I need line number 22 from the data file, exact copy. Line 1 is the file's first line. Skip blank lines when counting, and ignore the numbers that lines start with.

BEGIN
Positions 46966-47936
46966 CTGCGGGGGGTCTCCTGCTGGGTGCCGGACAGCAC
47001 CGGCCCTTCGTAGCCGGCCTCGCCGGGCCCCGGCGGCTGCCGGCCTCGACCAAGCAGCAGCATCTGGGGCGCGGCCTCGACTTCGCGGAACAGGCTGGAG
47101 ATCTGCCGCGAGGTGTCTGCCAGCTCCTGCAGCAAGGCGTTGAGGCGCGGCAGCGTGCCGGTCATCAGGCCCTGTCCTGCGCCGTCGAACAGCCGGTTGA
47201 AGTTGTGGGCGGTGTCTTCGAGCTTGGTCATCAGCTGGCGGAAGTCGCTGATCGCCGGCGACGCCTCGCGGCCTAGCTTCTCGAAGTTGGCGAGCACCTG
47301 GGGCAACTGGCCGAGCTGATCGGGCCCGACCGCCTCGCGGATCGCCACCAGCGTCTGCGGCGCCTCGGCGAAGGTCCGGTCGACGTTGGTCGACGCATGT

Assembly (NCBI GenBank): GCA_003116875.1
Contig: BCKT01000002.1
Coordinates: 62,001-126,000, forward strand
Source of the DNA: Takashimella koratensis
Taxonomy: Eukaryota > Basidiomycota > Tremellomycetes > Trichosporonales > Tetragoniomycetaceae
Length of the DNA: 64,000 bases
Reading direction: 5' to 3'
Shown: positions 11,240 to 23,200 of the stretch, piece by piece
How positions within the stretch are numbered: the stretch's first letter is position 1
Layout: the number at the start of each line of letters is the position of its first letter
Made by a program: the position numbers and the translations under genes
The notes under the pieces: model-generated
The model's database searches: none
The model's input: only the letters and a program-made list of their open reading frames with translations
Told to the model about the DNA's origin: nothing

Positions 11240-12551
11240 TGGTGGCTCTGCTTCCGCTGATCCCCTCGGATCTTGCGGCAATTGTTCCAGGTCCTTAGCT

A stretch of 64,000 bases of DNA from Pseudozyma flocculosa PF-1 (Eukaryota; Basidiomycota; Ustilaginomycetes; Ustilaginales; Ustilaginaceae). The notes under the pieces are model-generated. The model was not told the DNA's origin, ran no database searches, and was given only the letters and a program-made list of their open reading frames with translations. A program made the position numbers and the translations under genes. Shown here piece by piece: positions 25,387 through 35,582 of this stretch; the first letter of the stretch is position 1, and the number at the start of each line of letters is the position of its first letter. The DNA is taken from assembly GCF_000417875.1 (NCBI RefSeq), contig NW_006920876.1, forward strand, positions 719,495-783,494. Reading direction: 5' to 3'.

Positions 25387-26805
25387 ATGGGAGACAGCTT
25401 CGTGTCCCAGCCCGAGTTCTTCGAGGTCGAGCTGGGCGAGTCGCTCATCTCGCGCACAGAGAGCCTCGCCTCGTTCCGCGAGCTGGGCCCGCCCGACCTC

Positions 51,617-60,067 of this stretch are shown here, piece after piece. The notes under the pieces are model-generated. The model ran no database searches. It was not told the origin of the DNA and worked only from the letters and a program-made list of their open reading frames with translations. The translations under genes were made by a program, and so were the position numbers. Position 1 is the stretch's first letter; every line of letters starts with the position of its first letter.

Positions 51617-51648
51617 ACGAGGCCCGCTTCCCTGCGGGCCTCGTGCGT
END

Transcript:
Positions 11240-12551